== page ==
As a Manhattan resident and daily bicyclist, I can attest to the truth of this statement. On my block (no crossing streets), I have day care, flower stand, restaurant, convenience store, pharmacy, fish restaurant, pizza parlor, subway entrance, newsstand, and supermarket. Everything I need, and too close to make bicycling worthwhile. The farmers’ market is about the farthest unique thing away, and that’s only a 20-minute walk.

Six Points on Hedonic Bicycling

I posted the following on Streetsblog, in the depths of a comment tree. The original post postulated the existence of a reserve army of bicyclists, waiting for safety interventions. I generally do not agree with this notion.

I like the points I made below; I think they are good and are worth having in a more accessible place.

I disagree with the fad for using the safety frame to discuss getting people in the saddle.

First, bicycling is super safe as it is, so there’s nothing to apologize for. And safety in numbers actually works, so the more people engaging in the safe activity of bicycling, the safer it is for the marginal person in the saddle.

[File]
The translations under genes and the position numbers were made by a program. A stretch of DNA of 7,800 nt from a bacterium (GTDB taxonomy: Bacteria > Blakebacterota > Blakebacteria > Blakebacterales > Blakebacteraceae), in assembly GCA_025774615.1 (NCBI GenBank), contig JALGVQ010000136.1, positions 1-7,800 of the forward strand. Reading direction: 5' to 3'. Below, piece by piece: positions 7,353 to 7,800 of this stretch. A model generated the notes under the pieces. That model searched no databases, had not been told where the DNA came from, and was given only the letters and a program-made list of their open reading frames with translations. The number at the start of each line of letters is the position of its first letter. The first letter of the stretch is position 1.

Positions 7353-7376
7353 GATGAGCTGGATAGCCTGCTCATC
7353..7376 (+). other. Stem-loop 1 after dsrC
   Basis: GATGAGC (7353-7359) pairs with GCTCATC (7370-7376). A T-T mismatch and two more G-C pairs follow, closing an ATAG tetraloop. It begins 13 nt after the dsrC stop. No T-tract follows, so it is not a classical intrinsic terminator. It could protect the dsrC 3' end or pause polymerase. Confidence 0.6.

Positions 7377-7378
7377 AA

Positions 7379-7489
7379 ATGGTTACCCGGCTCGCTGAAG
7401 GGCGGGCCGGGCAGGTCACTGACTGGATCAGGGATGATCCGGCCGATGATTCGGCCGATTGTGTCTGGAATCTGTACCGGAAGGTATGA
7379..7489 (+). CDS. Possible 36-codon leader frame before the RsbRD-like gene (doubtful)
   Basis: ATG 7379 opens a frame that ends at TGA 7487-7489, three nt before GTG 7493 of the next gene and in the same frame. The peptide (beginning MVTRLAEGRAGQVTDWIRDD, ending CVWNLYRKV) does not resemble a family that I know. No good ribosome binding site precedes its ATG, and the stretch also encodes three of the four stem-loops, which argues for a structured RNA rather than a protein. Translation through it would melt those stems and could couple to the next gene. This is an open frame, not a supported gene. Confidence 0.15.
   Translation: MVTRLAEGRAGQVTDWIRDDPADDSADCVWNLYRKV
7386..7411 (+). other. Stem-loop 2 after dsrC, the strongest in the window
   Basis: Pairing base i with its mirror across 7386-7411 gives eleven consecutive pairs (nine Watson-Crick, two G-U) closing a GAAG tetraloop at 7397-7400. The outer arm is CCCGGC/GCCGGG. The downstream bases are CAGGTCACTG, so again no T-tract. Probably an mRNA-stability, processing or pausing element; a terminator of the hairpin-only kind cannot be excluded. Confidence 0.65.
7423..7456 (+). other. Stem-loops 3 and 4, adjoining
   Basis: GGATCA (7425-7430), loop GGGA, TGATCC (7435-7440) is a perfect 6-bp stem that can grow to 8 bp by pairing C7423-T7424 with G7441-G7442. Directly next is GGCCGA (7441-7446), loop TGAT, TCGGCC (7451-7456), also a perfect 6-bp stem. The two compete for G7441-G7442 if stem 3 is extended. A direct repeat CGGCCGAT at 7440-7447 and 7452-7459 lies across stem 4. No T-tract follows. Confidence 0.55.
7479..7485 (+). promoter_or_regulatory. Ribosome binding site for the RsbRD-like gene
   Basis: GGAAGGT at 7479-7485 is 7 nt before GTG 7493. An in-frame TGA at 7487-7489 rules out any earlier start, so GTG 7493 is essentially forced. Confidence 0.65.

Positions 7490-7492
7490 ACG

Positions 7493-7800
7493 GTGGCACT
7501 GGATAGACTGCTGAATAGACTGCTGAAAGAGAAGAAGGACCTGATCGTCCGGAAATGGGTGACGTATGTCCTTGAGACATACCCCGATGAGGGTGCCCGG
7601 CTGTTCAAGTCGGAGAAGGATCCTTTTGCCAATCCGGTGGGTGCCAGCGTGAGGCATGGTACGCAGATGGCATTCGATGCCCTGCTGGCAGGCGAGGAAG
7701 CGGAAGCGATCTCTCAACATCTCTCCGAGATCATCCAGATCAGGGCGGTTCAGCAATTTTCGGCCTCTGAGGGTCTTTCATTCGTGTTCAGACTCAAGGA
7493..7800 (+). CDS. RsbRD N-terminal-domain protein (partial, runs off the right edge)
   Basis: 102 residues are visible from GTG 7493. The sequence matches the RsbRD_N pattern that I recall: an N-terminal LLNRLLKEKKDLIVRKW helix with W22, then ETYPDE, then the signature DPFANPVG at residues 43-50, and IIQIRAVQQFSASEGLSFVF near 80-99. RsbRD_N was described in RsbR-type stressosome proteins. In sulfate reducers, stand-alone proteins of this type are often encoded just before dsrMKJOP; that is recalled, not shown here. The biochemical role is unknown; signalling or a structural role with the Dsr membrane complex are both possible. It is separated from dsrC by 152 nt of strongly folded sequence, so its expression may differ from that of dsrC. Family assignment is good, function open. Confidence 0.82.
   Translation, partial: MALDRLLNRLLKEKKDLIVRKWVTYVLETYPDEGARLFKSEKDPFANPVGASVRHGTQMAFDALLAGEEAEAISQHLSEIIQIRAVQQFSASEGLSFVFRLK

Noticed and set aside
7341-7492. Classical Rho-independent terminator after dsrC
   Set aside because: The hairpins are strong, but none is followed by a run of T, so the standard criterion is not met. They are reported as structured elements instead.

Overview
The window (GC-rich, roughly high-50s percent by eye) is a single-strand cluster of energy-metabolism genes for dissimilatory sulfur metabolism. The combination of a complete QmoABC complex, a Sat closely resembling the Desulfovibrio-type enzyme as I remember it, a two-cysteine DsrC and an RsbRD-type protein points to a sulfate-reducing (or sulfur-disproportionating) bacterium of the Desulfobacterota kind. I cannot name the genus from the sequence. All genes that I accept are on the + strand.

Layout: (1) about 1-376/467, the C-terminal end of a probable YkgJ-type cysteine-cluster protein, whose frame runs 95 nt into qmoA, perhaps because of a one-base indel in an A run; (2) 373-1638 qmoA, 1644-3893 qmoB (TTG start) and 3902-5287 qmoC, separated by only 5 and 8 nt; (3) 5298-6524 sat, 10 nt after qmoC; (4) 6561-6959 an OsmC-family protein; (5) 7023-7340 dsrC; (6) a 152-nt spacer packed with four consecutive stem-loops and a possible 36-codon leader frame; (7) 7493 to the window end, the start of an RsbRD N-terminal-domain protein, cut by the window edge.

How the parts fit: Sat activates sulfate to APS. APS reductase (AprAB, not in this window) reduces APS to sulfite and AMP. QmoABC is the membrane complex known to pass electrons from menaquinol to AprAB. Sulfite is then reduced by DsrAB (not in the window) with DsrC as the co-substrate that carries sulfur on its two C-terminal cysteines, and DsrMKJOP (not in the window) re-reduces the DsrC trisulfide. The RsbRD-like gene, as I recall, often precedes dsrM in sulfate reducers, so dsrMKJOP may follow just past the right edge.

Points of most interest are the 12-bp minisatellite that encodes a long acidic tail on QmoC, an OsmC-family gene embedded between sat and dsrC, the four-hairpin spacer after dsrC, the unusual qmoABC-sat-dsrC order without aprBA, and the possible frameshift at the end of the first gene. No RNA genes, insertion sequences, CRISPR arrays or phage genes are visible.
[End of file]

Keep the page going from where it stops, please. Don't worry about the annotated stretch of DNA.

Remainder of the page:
Second, bicycling has health and life-extension benefits that people can take advantage of immediately, so not pushing back on people who complain that bicycling is dangerous is actually harmful to health, because it’s depriving people of the opportunity to live healthier lives.

Third, most people have access to some kind of bicycle, especially with bike share, so they can really start bicycling this afternoon or tomorrow.

Fourth, New York has many destinations that are convenient to bicycle to, so the opportunity to get in the saddle and replace auto or subway trips with bicycle trips is evident.